Aurélie Moy did an internship of 6 months (September 2016 to February 2017) specifically on the topic of household water chlorination, sharing her time between Kamakwie and Makeni.
The main objectives of the study were:
Assessing the acceptance of HHWT : checking if all communities and all households among them are still treating regularly and buying chlorine, if not why
Evaluating the impact on the health of such option
Understanding how long can last the effect of chlorine and which factors can influence its strength
Main outputs are:
100% of communities continue HHWT, (survey of 64 communities out of 107 in whole Bombali district)
80% of pots have treated water at all times (survey of 340 pots in 29 communities)
Introduction of HHWT has a strong positive impact on health in the communities: Prevalence of diarrhoea of Children under 5 years drops from 12% to nearly 0% (although these are only global tendencies).
Remanence of chlorine and its strength is mostly influenced by the initial quality of water, cleanness of the containers rather than an eventual gap in conditions of storage or the quality of bleach that can be found in the local shops. It also shows that rain water has to be treated as it can be contaminated during collection
Aurélie did an exhibition to explain her work and to transmit what were her feelings all along this intense mission.
Some pictures of the exhibition in la Chapelle St Léonard, Croissy-sur-Seine…
Kansuron is a small community (55 people – 10 pots) near Kamakwie. It is one of the first community where has been launched the HHWT approach, in 2012.
In July 2015 a visit has been organised where representatives of similar small communities from the south of the district of Bombali, near Makeni, have been invited to see how the people of Kansuron are managing to chlorinate their water every morning for each household and then how they organize themselves to get money to refill their stock of chlorine.
At the same visit, were present people from Freetown such as Mr. Sam Goba, engineer of the Water Directorate, Miss Doris Bah the WaSH coordinator from the Ministry of Health, as well as M. Kandeh, assistant program manager of the Water Directorate of Bombali dt.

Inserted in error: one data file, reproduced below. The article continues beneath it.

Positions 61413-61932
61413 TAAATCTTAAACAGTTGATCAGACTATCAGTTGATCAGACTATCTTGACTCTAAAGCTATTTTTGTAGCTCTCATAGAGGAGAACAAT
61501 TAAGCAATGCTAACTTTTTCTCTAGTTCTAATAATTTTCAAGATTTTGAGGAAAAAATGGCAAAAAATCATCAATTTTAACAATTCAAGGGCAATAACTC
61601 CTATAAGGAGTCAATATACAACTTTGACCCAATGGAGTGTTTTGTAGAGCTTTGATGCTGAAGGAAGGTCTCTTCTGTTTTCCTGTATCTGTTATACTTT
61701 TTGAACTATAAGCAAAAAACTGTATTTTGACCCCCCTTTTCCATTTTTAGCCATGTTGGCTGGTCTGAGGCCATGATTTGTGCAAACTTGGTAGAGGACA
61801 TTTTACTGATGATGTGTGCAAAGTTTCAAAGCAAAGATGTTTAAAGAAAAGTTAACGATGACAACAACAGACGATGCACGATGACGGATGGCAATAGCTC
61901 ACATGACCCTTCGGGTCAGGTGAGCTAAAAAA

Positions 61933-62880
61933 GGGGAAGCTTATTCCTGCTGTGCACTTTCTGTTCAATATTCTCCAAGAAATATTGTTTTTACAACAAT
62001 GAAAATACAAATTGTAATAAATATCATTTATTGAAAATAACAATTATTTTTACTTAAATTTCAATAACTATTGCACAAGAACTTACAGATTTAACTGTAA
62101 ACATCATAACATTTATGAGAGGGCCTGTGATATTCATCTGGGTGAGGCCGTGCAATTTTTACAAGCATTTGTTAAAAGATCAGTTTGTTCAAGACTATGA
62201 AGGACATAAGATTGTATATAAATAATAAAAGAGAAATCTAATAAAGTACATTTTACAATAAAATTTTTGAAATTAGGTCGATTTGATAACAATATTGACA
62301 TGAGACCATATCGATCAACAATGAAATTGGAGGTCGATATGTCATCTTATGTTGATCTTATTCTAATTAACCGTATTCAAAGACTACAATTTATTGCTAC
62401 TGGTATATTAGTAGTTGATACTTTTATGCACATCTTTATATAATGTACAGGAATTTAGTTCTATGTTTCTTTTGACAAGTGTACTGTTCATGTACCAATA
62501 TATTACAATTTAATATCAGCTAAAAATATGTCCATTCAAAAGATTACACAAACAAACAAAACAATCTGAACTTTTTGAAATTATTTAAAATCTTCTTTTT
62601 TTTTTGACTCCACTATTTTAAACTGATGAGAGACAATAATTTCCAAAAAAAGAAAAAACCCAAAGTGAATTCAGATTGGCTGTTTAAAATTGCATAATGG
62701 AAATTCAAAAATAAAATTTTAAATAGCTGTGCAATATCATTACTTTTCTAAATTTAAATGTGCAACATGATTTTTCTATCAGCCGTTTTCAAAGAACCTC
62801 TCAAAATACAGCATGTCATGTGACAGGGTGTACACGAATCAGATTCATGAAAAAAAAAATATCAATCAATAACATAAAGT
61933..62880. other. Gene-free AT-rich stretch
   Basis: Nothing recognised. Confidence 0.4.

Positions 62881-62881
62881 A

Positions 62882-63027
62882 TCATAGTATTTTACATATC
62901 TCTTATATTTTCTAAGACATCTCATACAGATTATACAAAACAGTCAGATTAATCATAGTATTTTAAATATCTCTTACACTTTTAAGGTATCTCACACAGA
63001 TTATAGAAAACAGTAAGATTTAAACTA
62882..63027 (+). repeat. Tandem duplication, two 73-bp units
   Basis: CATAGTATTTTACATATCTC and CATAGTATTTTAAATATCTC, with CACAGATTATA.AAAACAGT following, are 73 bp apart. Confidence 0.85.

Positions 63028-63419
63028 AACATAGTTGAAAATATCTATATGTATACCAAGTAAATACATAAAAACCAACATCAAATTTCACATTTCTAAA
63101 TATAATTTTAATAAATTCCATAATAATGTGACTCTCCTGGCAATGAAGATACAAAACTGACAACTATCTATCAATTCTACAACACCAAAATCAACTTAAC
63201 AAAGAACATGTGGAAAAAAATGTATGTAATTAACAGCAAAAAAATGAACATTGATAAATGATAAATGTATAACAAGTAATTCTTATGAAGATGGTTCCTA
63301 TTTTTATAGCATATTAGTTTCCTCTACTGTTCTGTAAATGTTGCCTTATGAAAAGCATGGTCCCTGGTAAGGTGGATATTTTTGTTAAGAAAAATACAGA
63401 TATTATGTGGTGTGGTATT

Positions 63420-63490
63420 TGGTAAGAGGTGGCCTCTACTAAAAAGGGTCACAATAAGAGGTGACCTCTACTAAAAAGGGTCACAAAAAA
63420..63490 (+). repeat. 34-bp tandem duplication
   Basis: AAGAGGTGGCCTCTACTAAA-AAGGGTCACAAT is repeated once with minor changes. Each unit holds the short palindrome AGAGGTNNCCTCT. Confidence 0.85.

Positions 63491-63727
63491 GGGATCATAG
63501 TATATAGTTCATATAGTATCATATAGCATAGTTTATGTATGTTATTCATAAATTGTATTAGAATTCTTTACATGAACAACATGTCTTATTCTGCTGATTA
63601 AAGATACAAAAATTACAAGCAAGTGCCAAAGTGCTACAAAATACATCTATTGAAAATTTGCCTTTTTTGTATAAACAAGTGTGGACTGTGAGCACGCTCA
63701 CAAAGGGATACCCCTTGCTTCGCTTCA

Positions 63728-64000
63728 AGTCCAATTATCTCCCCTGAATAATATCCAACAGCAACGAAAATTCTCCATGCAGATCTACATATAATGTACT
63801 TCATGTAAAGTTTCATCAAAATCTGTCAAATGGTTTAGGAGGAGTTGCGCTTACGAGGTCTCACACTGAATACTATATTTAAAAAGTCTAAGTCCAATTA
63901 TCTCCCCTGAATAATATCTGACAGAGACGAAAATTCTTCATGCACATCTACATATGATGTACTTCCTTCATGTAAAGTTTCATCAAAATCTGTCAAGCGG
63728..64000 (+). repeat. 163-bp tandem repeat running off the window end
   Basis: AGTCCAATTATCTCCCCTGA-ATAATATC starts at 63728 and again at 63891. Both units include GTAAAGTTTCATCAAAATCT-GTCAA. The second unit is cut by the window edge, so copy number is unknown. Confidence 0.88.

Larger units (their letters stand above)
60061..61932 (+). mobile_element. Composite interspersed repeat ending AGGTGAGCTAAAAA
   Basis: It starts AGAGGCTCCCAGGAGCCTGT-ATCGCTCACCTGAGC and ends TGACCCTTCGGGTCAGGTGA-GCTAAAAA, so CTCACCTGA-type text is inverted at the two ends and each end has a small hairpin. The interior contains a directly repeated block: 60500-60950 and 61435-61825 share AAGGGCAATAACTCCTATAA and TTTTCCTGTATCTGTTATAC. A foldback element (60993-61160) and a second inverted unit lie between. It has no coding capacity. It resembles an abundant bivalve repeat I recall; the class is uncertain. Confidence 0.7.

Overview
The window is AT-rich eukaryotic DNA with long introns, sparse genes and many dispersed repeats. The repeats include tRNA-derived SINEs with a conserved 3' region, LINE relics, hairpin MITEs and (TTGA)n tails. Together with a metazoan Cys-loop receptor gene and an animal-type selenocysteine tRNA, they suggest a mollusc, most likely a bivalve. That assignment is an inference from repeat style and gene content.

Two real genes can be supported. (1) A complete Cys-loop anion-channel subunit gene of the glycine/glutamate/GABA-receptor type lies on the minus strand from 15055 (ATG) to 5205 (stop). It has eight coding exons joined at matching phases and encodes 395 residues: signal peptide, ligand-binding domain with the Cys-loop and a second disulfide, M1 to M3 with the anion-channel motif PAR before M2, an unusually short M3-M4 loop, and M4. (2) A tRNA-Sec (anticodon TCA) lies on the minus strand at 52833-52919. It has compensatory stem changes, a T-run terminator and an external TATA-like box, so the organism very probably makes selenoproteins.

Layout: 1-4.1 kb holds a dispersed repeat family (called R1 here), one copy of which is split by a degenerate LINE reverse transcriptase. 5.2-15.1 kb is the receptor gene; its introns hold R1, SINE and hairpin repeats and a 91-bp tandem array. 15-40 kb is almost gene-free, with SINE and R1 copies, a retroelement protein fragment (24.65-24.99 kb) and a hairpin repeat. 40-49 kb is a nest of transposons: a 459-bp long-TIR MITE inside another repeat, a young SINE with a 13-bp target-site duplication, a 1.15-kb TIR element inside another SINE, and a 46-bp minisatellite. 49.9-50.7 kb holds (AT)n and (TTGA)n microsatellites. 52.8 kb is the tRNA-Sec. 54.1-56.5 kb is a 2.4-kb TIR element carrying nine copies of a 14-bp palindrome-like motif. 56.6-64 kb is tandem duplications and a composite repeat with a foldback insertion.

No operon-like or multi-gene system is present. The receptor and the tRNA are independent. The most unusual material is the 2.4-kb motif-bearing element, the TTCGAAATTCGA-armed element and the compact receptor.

Trainees in charge of the chlorination are doing a demonstration
Mr. Sam Goba (left), explaining the importance of maintenance and safe clean water, in front of the improved water source
Miss Doris (center), taking the opportunity to emphasize on the importance of washing hands
The seven chiefdoms initially targeted have been completed end of July 2014 with a total of 345 water committees trainedacross 309 adopting villages. In total, 381 villages have been visited but only 81% of them accepted the strategy. Hereinafter the results per chiefdom for this activity:
* Villages with at least one well with hand pump
The table below shows the progression of the same results per year:
The maintenance program conducted in Bombali district intends to support the communities doing a first reparation of their pump, in order to restore their system to normal standards, and to then enter in a dynamic of preventive maintenance. For that, the program encourages the communities to organise and to raise contributions from the water users for the first repair and the maintenance of their pump. The program facilitates the understanding of the notion of maintenance, reinforce the skills of a Water Committee (when existing), train a local pump caretaker for the regular maintenance of the pump head, and link the community with private operators. After a first reparation of the pump, the objective is to enable yearly preventive maintenance of the systems, paid by the users and operated by competent private Pump Officers. These private actors are trained and homologated by the Water Directorate.
Starting from practical cases observed on the field, the idea was to break down different steps of a diagnostic of a well in order to setup a protocol and to help appropriate decision-making as regard technical solutions. Of course, the major question in the background remains the relevance to rehabilitate an existing well versus the construction of a new well. Indeed, in some cases, the rehabilitation may appear inappropriate because it is too costly as compared to a new construction, or too risky or because of a too low feasibility to restore the well in a correct state.